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Russian, Eastern European and international cuisine brought to you by a mother and a daughter

Chocolate Coated Pumpkin Cottage Cheese Muffins

Pumpkin Cottage Cheese Muffins

Buttery. Moist. Sweet. Fluffy. Aromatic. Coated with dark bittersweet chocolate and generously sprinkled with walnuts. The milky flavour of cottage cheese curds and the mild sweetness of pumpkin enhanced by the rich aroma of nutmeg and cinnamon. Perfect served for breakfast or for dessert, with a glass of milk or a cup of tea alike. I’m talking pumpkin and cottage cheese muffins!

Chocolate Coated Pumpkin Cottage Cheese Muffins
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Cold Pumpkin Cake

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Cold Pumpkin Cake

On the first snowy day in Riga, Mom made this cold pumpkin cake.

I’ve never seen a fall as long, warm, and sunny in Riga as this year. I believe this was done specially for Ivanka :) thanks to the fine weather, we could stay in the fresh air for hours, and those long long rains typical for Latvian autumn began only in mid-November. Or maybe that’s just a head start before a severe winter, we’ll see. Anyway, yesterday everything got covered with a thin layer of snow - and believe me I can see far from my 14th floor! In fact I can make mini-weather forecasts from here! Not to mention that it’s just nice to see nothing but the sky from the windows. I noticed some drawbacks of living on the 14th floor however, when the elevator stopped and someone remained stuck inside until the mender arrived…

Anyway, it looks like winter here now, and it’s a reason to have a piece of delicious cake, isn’t it? The pumpkin cake made by Mom is a compilation of multiple American cake recipes (including carrot cake) and it’s cold like winter, dusted with snow-like caster sugar, and comforting and filling as anything made of pumpkin is. I loved the super-dense, super moist texture, the slightly salty creamy filling and the subtle sweet flavour of baked pumpkin enhanced by ginger, cinnamon, nutmeg, and cloves. I’m sure it’s good with a cup of Christmas tea, although it was just as good with the delicate jasmine and peach blossom tea that my aunt brought from China. These pictures of the cake are actually taken by her (seems like everyone in my family is getting involved in this blog, hehe)!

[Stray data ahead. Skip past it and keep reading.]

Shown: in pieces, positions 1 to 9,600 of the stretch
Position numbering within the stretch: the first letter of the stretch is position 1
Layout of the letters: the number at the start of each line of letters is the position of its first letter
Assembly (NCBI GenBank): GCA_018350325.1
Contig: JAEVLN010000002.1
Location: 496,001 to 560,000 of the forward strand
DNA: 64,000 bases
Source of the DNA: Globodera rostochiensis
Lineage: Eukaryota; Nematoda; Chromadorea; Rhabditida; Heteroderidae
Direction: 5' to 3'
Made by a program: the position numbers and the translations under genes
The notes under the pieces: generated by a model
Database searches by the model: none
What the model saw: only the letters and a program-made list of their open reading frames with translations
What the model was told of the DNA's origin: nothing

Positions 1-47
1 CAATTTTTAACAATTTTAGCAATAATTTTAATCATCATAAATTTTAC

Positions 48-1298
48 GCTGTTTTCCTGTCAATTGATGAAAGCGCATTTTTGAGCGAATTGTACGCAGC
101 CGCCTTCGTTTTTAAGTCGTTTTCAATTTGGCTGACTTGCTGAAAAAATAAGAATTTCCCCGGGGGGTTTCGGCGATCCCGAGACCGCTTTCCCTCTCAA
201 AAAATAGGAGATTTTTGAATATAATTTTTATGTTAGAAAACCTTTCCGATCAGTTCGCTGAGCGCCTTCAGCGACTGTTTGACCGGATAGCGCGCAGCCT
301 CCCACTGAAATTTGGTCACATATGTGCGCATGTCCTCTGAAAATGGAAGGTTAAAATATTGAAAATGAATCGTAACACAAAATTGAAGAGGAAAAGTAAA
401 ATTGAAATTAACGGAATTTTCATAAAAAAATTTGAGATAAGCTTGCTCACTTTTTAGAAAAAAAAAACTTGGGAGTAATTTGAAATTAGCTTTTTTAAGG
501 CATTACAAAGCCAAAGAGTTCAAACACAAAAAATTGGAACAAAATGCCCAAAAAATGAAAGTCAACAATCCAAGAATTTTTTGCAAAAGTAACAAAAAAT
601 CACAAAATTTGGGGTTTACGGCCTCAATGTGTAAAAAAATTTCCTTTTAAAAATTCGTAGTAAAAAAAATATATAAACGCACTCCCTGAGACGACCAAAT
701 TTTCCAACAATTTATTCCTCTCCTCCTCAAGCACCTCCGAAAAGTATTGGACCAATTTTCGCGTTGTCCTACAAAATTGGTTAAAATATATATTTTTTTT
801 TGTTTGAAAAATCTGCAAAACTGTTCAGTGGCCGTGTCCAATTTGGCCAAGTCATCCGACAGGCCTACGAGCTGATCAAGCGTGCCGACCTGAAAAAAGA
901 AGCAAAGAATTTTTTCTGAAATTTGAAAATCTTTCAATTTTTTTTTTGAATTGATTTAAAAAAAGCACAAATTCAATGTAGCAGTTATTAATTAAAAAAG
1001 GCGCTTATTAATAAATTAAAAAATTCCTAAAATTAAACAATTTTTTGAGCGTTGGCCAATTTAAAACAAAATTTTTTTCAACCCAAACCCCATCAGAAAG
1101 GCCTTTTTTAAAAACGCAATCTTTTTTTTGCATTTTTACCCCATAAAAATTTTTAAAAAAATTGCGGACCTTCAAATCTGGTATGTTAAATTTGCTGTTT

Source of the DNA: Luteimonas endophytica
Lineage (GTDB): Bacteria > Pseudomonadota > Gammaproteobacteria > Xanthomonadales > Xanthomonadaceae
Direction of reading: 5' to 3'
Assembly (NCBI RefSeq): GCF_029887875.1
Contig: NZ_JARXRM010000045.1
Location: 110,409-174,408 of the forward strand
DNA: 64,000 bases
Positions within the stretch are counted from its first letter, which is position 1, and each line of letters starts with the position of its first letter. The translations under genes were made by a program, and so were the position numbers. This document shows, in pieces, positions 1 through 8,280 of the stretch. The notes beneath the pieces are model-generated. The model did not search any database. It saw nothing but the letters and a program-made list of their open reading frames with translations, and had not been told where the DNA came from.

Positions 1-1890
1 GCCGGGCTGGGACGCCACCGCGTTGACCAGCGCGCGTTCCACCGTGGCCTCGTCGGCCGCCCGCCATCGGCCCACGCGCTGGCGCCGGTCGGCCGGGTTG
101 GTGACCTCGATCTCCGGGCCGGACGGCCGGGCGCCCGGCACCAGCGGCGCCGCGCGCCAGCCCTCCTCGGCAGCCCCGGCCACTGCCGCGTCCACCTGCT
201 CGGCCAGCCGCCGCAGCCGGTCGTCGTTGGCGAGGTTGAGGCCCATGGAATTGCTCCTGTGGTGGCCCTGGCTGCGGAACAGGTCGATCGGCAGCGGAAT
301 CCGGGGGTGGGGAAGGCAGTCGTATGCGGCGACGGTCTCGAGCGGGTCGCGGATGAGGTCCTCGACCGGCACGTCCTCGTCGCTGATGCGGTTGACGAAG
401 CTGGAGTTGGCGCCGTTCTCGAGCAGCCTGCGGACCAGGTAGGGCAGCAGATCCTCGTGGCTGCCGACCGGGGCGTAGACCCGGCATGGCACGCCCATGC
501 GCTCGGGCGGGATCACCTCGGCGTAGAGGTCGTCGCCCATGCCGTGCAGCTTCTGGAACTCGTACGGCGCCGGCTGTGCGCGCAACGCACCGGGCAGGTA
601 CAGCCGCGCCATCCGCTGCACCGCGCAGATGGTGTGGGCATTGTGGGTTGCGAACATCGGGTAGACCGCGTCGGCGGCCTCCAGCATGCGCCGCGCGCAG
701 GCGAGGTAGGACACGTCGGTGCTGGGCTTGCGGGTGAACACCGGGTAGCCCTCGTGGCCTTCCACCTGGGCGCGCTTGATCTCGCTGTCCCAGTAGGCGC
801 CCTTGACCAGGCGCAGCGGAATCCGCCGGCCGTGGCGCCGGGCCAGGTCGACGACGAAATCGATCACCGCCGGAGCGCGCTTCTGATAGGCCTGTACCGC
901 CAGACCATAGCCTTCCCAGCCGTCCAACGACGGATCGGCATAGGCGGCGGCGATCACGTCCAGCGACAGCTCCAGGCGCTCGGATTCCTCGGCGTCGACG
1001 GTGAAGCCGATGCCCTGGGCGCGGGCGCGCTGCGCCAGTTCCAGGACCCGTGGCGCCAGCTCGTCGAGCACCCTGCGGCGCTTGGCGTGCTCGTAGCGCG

Cold Pumpkin Cake

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Sour Cream Panna Cotta with Pumpkin Cranberry Compote

Pumpkin Cranberry Compote

One of the first golden rules I’ve made as a new parent is not to rush. You will never accomplish everything you’d like to on time, unless you have someone who looks after your baby 24/7 and feeds her. I was very stressed out for the first two weeks because I was trying to do everything at once – be with my daughter whenever she’s awake, do housework, update my two websites, cook, plus a dozen things more. Which was impossible, of course. The only way to handle this postpartum chaos is to relax and do your tasks one by one. Don’t be afraid to postpone things or cancel your plans, that’s what I realized, just try to be super-flexible about your schedule. Baby wakes up just after you’ve prepared all ingredients and heated your skillets for a new dish you’ve been dreaming to try? Never mind, seal your ingredients in a plastic wrap and put them off for later. Managed to do just five yoga asanas instead of the planned ten? A little is better than nothing!